Much of the proof required to establish drilling costs on each well was dependent upon a business records affidavit with multiple records attached as provided by Cabot’s predecessor.  Cabot’s well-by-well payout methodology was apparently unchallenged, but the underlying evidence was contested on the basis of Healey’s objections that the exhibit was hearsay, constituted an impermissible summary, and failed to demonstrate that the costs set forth therein were reasonable and necessary.  The trial court sustained Healey’s objections and excluded the evidence; this decision was reversed on appeal.  Of particular note, the court held that evidence that the costs were reasonable and necessary was not required to secure admissibility of the business records, but only as an element of proof of the defense of offset.
Having held that the exhibit was improperly excluded, the court next weighed the gravity of the harm to Cabot as a result of the exclusion.  The court recited the rule that an error causes harm if it is dispositive of a material issue.  Here, although Cabot was precluded from introducing the exhibit into evidence, it would still have been required to show that the expenses outlined in the exhibit were reasonable and necessary.  Surprisingly, after reviewing and analyzing the evidence and the relationship between Cabot and its predecessor, the court held that Cabot did not and could not demonstrate that the costs outlined in the exhibit were reasonable and necessary.  Thus, the exclusion of the exhibit was not harmful.
Perhaps Cabot’s best chance to preserve its leases on the merits was the affirmative defense of substantial performance, but the trial court refused Cabot’s requested issue.  The court noted that jury instructions are reviewed under an abuse of discretion standard and if any part of the question, instruction, or definition fails, then the court can deny the entire request.  Instructions should not have the effect of, “advis[ing] the jury of the effect of its answers.”  Here, the proposed instructions would have advised the jury that if they answered in the affirmative, Healey would not be able to terminate the leases.  Cabot stretched too far for this court.  Accordingly, the court held that the trial court did not err by refusing to submit the proposed question.  The trial court’s rejection of proposed questions on waiver and quasi-estoppel was also affirmed on appeal.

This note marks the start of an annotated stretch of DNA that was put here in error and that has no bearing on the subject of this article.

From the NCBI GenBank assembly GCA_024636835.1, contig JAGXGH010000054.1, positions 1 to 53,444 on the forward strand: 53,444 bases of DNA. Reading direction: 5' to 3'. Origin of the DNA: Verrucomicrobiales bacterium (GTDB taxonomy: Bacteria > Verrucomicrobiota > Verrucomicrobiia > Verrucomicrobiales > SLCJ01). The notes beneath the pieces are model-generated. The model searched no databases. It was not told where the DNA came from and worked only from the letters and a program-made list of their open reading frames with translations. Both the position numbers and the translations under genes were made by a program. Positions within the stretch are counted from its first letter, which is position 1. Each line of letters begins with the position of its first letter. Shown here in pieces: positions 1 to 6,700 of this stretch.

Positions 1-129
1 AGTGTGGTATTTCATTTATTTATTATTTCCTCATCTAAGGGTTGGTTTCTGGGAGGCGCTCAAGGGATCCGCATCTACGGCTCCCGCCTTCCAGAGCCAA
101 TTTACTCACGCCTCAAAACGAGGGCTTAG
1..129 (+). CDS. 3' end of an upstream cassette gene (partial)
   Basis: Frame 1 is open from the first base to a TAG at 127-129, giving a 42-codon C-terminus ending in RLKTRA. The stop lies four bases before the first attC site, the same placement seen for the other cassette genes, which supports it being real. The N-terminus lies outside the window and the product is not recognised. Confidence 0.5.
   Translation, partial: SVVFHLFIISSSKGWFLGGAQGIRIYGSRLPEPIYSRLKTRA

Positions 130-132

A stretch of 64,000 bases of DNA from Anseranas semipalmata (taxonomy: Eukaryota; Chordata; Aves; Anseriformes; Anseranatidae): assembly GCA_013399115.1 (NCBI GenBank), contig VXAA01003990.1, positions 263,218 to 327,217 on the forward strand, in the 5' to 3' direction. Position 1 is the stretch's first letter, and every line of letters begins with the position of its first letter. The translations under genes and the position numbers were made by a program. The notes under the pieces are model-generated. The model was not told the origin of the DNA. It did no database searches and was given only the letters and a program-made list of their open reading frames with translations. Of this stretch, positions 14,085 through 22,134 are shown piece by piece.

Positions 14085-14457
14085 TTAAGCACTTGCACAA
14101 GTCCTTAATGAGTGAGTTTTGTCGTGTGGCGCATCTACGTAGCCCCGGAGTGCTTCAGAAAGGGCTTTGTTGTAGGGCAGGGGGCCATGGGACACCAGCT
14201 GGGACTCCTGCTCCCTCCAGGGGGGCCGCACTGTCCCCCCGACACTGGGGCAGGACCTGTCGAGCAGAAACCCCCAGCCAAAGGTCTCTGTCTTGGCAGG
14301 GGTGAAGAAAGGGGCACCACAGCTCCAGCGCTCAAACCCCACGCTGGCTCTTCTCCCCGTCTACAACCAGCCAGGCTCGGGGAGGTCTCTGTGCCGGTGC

Finally, the court considered whether the trial court erred by not allowing the recovery of costs from a dry hole that produced data that aided in the development of the unit as a whole.  The court avoided that issue because, regardless of the benefit to the land, Cabot had produced no evidence that the expenses associated with the dry hole were reasonable and necessary.
The significance of the case is that it confirms conventional wisdom that a lease provision making the lease determinable upon breach of covenant is simply unacceptable to any lessee.  How to resolve cases tried as declaratory judgments that should have been tried in trespass to try title is now a common problem.  It is perhaps a new approach to hold that the party who happens to lose the trial is stuck on appeal because neither party objected to the failure of both parties to use the exclusive method in Texas for adjudicating disputed claims of title to real property.